Background: Mechanical ventilation still causes an unacceptably high rate of morbidity and mortality because of ventilator-induced lung injury (VILI). Therefore, new therapeutic strategies are needed to treat VILI. Hydrogen sulfide can induce hypothermia and suspended animation-like states in mice. Hydrogen sulfide can also confer antiinflammatory and antiapoptotic effects. This study investigates the organ-protective effects of inhaled hydrogen sulfide during mechanical ventilation. Methods: Mice were ventilated with a tidal volume of 12 ml/kg body weight for 6 h with synthetic air in the absence or presence of hydrogen sulfide (80 parts per million) and, in a second series, at either mild hypothermia or normothermia. Staining of lung sections determined the degree of lung damage by VILI score and apoptotic cells. Bronchoalveolar lavage fluid was analyzed for the cytokines interleukin-1β and macrophage inflammatory protein-1β and for neutrophil accumulation. Heme oxygenase-1 and heat shock protein 70 expression were assessed in the lung tissue by Western immunoblot analysis. Results: Mechanical ventilation at both hypothermia and normothermia led to a profound development of VILI, characterized by pulmonary edema, increased apoptosis, cytokine release, neutrophil recruitment, and up-regulation of the stress proteins such as heme oxygenase-1 and heat shock protein 70. In contrast, the application of hydrogen sulfide during ventilation at either mild hypothermia or normothermia prevented edema formation, apoptosis, proinflammatory cytokine production, neutrophil accumulation, and inhibited heme oxygenase-1 expression. Conclusions: Inhalation of hydrogen sulfide during mechanical ventilation protects against VILI by the inhibition of inflammatory and apoptotic responses. Hydrogen sulfide confers lung protection independently of its ability to induce mild hypothermia during ventilation.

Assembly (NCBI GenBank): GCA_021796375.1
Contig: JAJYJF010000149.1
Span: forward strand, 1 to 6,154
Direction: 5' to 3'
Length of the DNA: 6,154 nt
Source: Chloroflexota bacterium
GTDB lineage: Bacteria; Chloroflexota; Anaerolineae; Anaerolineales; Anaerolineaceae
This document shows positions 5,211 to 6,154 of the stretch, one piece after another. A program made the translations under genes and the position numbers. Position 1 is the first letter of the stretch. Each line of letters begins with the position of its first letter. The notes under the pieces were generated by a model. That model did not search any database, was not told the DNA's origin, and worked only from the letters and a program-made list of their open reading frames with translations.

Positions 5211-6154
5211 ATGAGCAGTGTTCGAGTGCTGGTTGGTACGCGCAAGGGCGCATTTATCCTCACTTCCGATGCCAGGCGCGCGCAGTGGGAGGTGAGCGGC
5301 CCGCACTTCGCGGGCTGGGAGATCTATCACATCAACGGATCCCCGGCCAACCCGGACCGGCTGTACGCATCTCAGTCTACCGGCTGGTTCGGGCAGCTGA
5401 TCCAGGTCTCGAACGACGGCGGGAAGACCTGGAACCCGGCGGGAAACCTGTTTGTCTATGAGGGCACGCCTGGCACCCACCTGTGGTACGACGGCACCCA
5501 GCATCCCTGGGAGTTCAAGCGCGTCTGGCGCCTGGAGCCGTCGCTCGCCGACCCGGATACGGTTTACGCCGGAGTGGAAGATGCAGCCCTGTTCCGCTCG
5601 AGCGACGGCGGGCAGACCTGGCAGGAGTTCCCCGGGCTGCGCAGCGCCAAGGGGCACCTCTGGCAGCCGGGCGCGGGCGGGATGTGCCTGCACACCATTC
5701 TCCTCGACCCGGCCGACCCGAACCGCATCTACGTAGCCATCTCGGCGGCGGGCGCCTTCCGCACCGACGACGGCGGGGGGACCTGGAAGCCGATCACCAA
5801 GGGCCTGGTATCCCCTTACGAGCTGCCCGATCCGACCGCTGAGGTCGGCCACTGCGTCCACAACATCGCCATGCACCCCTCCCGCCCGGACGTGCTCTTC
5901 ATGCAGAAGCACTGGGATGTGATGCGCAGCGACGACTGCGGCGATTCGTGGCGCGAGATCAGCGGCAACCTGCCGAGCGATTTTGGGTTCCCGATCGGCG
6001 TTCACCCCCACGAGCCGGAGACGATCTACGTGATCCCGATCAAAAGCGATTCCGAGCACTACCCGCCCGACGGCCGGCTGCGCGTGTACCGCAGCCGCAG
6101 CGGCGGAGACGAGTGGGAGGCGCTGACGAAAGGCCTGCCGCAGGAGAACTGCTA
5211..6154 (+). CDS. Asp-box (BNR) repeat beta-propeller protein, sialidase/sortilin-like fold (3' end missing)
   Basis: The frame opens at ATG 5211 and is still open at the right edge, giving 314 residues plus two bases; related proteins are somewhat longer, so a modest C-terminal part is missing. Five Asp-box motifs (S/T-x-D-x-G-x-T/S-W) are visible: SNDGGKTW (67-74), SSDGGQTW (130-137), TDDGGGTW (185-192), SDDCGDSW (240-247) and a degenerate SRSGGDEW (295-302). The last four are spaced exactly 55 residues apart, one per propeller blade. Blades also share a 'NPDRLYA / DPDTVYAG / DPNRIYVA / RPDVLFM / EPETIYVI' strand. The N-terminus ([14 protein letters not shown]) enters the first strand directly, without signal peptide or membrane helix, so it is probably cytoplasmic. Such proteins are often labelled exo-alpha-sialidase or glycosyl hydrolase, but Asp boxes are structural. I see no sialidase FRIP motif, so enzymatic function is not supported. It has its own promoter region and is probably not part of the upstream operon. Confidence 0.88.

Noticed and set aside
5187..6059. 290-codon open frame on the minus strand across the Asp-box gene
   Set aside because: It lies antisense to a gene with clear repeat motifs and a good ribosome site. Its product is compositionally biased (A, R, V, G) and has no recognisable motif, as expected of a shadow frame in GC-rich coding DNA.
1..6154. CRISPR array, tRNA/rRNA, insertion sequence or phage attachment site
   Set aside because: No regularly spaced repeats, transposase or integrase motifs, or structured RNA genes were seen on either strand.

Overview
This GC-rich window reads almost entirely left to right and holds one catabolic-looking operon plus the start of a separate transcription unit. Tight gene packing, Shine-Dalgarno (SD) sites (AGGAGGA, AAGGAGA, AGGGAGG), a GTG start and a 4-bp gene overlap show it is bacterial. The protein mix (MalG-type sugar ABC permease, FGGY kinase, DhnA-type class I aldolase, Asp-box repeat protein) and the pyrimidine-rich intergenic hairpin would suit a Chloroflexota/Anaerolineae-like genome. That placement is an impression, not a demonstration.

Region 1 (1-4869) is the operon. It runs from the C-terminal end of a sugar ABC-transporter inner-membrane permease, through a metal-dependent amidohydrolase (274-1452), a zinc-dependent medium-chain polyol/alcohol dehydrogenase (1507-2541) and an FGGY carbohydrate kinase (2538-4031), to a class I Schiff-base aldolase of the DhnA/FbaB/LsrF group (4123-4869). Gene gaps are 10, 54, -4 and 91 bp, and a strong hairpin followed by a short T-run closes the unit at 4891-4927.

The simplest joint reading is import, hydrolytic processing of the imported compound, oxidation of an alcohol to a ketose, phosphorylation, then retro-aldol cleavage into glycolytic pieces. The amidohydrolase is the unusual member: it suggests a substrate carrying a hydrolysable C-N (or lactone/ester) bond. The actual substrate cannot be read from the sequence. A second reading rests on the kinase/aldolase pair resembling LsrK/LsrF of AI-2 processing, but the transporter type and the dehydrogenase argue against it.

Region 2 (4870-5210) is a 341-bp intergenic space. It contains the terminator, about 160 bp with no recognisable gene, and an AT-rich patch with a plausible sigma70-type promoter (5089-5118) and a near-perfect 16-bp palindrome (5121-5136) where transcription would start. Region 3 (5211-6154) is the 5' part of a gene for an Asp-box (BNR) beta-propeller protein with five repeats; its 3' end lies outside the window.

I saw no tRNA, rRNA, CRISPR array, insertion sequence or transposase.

ASJC Scopus subject areas
- Anesthesiology and Pain Medicine